Asia Pacific Airlines continues to tighten border restrictions

The Association of Asia-Pacific Airlines (AAPA) said in its calendar year 2021 traffic results that international air travel remained at severely depressed levels, due to “the decimation of demand for international air passengers” for airlines in the region, as strict border restrictions are implemented in The response to the protracted Covid-19 pandemic has dashed hopes of a recovery in air travel markets.

“Overall, the 16.7 million international passengers carried in 2021 were only 4.4% of the volumes recorded in 2019, while the seating capacity offered averaged 13.8% of the levels recorded in 2019” , did he declare. “For the full year, the international passenger load factor was only 32%, underscoring the difficult conditions facing airlines in the region in the passenger sector.”

However, a 2022 Airline Economics-KPMG report said no Asia-Pacific-based airlines ceased operations in 2021, although airlines that filed for bankruptcy protection last year included Philippine Airlines and China’s HNA, the parent company of Hainan Airlines. Garuda Indonesia and Malaysia’s AirAsia X had opted for the restructuring.

Airline exits over the past 18 months have included NokScoot, the Thailand-only joint venture between Nok Air and Singapore Airlines, Air Asia Japan and Cathay Dragon.

Given the region’s governments’ response to the pandemic to curb passenger air traffic, Rob Morris, global head of consultancy Ascend by Cirium, told AIN he could not rule out further liquidations of airlines. Asia-Pacific airlines, especially among low-cost carriers, over the next few years. 12 to 24 months.

“While underlying demand dynamics in Asia-Pacific remain strong, continued government restrictions through 2022 should continue to drive a slower recovery in the region than what we have seen in North and South America. South and in Europe,” he said. “In particular, the continued restriction of international travel to and from China, a market on which much of the rest of the region relies, could continue to pose traffic and revenue challenges for airlines in the region. .”

By contrast, most domestic markets showed a strengthening recovery, raising the potential for further restructuring or downsizing of airlines in the region and possible market exits through liquidation.

“However, given the severity of the pandemic in the region, the number of airline failures to date has been remarkably low and we expect this to continue over the next 12-24 months as airlines restructure. instead, sometimes through a process of bankruptcy, to emerge as more efficient and leaner companies, better suited to the current dynamics of market demand, but with the potential to grow again as the demand growth picks up after the pandemic,” Morris said.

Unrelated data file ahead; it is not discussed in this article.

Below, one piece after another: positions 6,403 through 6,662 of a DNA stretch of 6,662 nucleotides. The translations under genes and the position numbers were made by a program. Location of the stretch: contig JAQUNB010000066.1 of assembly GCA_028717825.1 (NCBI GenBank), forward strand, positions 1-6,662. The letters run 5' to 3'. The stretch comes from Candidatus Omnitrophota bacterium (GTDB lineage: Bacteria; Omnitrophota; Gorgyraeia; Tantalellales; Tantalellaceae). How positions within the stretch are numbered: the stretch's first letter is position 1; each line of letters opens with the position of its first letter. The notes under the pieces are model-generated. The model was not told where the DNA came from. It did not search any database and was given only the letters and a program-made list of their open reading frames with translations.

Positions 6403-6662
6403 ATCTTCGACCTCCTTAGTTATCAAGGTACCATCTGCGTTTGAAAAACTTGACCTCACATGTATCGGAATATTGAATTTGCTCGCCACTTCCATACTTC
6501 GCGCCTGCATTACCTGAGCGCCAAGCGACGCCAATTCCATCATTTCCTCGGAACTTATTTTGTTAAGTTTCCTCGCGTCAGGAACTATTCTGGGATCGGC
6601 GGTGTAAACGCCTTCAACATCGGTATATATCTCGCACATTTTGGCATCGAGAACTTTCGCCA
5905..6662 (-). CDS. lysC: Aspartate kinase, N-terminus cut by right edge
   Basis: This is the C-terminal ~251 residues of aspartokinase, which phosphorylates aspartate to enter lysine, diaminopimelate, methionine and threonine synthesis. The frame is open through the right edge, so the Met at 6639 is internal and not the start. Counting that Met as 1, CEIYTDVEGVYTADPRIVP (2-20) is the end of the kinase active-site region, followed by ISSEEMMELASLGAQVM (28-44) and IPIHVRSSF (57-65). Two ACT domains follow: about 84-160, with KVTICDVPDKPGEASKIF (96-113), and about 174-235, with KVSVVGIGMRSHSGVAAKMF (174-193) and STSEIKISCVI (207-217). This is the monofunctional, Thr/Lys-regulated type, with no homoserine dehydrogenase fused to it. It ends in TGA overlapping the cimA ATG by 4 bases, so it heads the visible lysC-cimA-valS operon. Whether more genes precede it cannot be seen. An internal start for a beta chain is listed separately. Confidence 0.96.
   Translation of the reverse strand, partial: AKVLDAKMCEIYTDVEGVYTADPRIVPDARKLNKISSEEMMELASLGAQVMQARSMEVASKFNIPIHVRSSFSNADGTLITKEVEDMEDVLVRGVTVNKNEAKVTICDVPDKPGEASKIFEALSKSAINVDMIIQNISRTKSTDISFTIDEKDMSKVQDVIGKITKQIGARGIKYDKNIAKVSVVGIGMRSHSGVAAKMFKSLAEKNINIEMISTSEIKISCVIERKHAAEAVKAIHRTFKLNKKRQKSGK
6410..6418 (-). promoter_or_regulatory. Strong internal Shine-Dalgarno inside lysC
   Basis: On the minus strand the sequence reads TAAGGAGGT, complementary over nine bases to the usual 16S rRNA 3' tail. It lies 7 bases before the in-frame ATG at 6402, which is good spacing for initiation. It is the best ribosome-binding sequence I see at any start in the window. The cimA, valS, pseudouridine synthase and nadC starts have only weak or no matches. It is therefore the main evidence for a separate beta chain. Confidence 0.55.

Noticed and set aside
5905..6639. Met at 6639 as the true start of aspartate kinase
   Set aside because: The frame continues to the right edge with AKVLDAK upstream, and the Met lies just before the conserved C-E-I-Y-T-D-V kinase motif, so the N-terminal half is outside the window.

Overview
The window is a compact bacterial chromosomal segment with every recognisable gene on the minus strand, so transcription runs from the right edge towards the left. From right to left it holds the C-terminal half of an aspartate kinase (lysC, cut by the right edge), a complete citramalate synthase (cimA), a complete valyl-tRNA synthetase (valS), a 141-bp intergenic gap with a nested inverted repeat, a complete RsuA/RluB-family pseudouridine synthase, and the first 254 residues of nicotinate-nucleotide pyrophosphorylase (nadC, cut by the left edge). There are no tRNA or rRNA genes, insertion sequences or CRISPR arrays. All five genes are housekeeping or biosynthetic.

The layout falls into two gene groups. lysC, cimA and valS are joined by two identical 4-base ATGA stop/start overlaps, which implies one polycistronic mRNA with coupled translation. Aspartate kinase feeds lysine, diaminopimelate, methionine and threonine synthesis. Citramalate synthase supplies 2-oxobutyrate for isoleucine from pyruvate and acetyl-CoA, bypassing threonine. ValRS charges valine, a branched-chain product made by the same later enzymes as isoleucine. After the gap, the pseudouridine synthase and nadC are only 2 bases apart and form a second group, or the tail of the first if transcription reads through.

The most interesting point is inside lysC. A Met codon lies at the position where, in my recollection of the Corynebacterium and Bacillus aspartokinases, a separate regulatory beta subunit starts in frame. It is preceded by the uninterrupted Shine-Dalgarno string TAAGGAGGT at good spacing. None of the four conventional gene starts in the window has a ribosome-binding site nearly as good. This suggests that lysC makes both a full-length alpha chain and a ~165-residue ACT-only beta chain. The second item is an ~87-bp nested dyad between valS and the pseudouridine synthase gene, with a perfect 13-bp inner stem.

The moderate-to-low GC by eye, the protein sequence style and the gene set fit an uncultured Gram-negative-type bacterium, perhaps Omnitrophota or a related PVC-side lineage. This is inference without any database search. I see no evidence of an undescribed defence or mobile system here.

Siva Subramaniam, partner and aircraft finance and leasing specialist at Singapore-based law firm Herbert Smith Freehills, said AIN many airlines in the Asia-Pacific region continued to struggle.

“In December, Philippine Airlines released what’s called a pre-packaged Chapter 11,” he said. “They have now started to pay under the restructured agreements they have reached with their creditors. Garuda Indonesia was initially looking at Chapter 11; now they are looking at other ideas on how they can restructure: they are in a local [suspension of debt payment obligation (PKPU)] process right now.

Lion Air is facing insolvency proceedings in France, he continued. “All the major airlines in Thailand had government money,” he said. “Thai Airways is in local bankruptcy proceedings. Unless you have government money like Singapore Airlines or Cathay, you won’t survive this kind of shock without having some sort of deferral or restructuring. You’re just bleeding too much money.

While Australia and New Zealand have fared relatively well during Covid, their airlines have lost a lot of money due to a lack of international travel. “Domestic travel in Australia before Omicron was doing well; now, obviously, it’s been broken because cases have increased and there have been border closures between Australian states, which then impacted domestic travel. A number of these airlines were convinced to resume international travel,” he said. “These projections had to be removed.”

Subramaniam hailed the efforts of entrepreneur Tony Fernandez to establish the Malaysia-based Air Asia franchise, which operates 255 aircraft across its domestic fleet and those of current subsidiaries.

“You’ve seen how low-cost carriers have worked in Europe and how well WizzAir, Ryanair and EasyJet have done there,” he said. “The complication for Fernandez in Asia is the regulatory environment. Setting up low-cost carriers in all these jurisdictions requires you to own or create a joint venture with a local partner, create another airline, get a another AOC; all this increases costs, even if it is under the same brand, it is more difficult to do than for Ryanair and EasyJet.

India, meanwhile, saw a number of air casualties. “Kingfisher was the biggest; other airlines are in big trouble,” Subramaniam said. “Go Air is trying to make an initial public offering. It’s a tough market. There is a lack of infrastructure in terms of airport capacity. There is not enough GDP for many people to travel. »